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Articles by Corey McKrill

Corey is a freelance web designer and Grist alumnus.

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  • Net Neutrality: Why you should care

    Congress is expected to vote this week on the "Communications Opportunity, Promotion and Enhancement Act of 2006," which, in all its Orwellian glory, is written to allow internet companies to compartmentalize the web, restricting access to domains that can't or won't pay a fee to be able to load at full speed. It undermines the concept of net neutrality, whereby internet users have equal access to any and every website, be it a corporate media node or a personal blog.

    According to Vint Cerf, one of the "founding fathers" of the internet, this is bad:

  • Champagne vineyards threatened by radioactive contamination

    Global warming isn't the only thing threatening wine. In France, groundwater less than 10 km from the famous Champagne vineyards has tested positive for radioactive contamination, caused by a nearby leaking nuclear waste dump:

    "We have been told for decades that nuclear dumpsites will not leak and that the best standards are being applied. In reality the dumpsite in Normandy is a disaster, and radioactivity is already leaking from the dumpsite in Champagne," said Shaun Burnie nuclear campaigner at Greenpeace International. "The authorities know they have a problem in Champagne already, with mistakes in the design. This is only the beginning of the problem, the bigger picture is that France has a nuclear waste crisis out of control that is threatening not only the environment and public health but also the economy of the Champagne region."

    Clearly, there are some promises that just can't be kept. I wonder if Champagne is iconic enough to influence public opinion about nuclear power. In the meantime, bringing a Geiger counter to the next New Year's bash would be a cool party trick ...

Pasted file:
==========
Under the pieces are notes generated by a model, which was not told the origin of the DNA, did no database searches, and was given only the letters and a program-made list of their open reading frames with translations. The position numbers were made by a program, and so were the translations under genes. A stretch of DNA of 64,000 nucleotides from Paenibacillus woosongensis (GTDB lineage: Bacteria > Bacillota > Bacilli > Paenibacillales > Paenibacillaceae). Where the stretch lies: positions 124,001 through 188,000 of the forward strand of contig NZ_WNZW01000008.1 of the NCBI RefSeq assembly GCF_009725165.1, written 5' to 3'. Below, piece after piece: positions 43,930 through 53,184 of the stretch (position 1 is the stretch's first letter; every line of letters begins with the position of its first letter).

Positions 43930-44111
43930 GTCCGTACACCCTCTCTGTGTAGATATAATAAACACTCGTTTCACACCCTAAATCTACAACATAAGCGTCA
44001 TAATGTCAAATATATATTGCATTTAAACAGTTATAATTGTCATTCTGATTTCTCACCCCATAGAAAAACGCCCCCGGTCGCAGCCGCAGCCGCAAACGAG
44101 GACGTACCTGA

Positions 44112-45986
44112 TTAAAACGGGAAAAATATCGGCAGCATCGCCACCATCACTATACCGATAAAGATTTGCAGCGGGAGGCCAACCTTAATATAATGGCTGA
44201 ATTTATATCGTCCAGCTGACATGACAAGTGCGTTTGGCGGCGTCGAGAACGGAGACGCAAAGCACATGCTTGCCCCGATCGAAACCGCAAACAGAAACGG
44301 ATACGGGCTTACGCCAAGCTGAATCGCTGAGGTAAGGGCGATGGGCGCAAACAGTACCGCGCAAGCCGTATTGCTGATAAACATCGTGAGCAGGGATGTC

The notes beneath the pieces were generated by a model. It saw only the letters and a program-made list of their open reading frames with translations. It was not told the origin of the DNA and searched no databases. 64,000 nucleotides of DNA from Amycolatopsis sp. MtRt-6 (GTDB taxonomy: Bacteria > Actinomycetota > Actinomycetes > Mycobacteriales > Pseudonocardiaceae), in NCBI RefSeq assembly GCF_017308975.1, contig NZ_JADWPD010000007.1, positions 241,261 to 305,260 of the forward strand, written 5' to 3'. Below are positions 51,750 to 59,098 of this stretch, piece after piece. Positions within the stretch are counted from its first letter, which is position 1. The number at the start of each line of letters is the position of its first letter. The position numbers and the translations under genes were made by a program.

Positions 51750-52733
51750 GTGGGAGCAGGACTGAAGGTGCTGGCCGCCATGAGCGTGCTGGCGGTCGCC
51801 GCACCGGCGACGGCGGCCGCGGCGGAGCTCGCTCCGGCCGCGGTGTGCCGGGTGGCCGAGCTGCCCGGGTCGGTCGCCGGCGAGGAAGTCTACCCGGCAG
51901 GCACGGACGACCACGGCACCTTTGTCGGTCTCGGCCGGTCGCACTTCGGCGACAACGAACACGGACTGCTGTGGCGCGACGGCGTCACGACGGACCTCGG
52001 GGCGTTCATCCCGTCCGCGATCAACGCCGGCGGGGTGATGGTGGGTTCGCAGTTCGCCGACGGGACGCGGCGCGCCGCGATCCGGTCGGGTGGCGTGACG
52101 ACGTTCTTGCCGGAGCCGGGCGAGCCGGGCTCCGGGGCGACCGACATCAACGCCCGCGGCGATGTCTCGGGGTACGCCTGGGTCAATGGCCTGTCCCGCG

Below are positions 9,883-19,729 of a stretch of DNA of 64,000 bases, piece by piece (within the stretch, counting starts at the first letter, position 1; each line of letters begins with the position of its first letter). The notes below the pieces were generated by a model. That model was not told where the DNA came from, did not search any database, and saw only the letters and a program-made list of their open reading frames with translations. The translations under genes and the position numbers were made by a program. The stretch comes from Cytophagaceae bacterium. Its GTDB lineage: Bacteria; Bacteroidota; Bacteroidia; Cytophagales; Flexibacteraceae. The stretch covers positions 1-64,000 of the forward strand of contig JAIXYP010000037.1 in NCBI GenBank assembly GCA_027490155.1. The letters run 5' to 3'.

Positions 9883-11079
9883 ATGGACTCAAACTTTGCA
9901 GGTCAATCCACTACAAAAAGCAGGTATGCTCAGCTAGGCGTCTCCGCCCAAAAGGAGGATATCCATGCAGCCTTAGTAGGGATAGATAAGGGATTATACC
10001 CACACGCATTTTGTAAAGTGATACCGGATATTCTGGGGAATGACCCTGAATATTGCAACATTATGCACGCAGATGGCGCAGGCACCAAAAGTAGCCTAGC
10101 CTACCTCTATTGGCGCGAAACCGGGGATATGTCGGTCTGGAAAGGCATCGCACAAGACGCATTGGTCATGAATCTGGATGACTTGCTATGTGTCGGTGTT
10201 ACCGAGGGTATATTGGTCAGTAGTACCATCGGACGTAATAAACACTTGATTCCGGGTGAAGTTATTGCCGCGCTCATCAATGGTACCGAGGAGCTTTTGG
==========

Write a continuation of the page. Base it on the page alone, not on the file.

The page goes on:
• Greenwashing coal with platitudes

    In the same vein as the half-pint shill with a skateboard who's "stoked" about how clean coal is, this greenwash site for Peabody Coal tries to appeal to the bumpersticker platitude crowd in its latest ad:

    Flip a switch.
    Play a tune.
    Warm your home.
    Fuel your car.
    Yeah ... coal can do that.

  • In which I stumble upon one of the most happenin’ environmental conferences in the country

    Last weekend I abandoned my cot in the supply closet at the Grist office to get out of Seattle for a spell and see the world. Specifically, I went to help celebrate a friend's birthday down in Eugene, Oregon, and go to a Clumsy Lovers show in Corvallis.  Sadly, the band's bass player had strep, but I did discover that Corvallis' Sunnyside Up bakery makes a tasty and cleverly-named treat called the "you're doin' a heckuva job brownie (with raspberries)." Hopefully a portion of its hefty $2.25 price tag goes towards ameliorating the heckuva disaster response that continues in New Orleans today ...

    The even more exciting part of last weekend's adventure, though, was the Public Interest Environmental Law Conference going on at the University of Oregon campus in Eugene.  Though my emergence from the dark grey raincloud known as Seattle had me sporting the classic President-Bush-squinting-into-the-sun look all weekend, I somehow managed to spot a flyer for the conference and showed up just in time to see excellent keynote addresses by two figures that Grist readers are familiar with: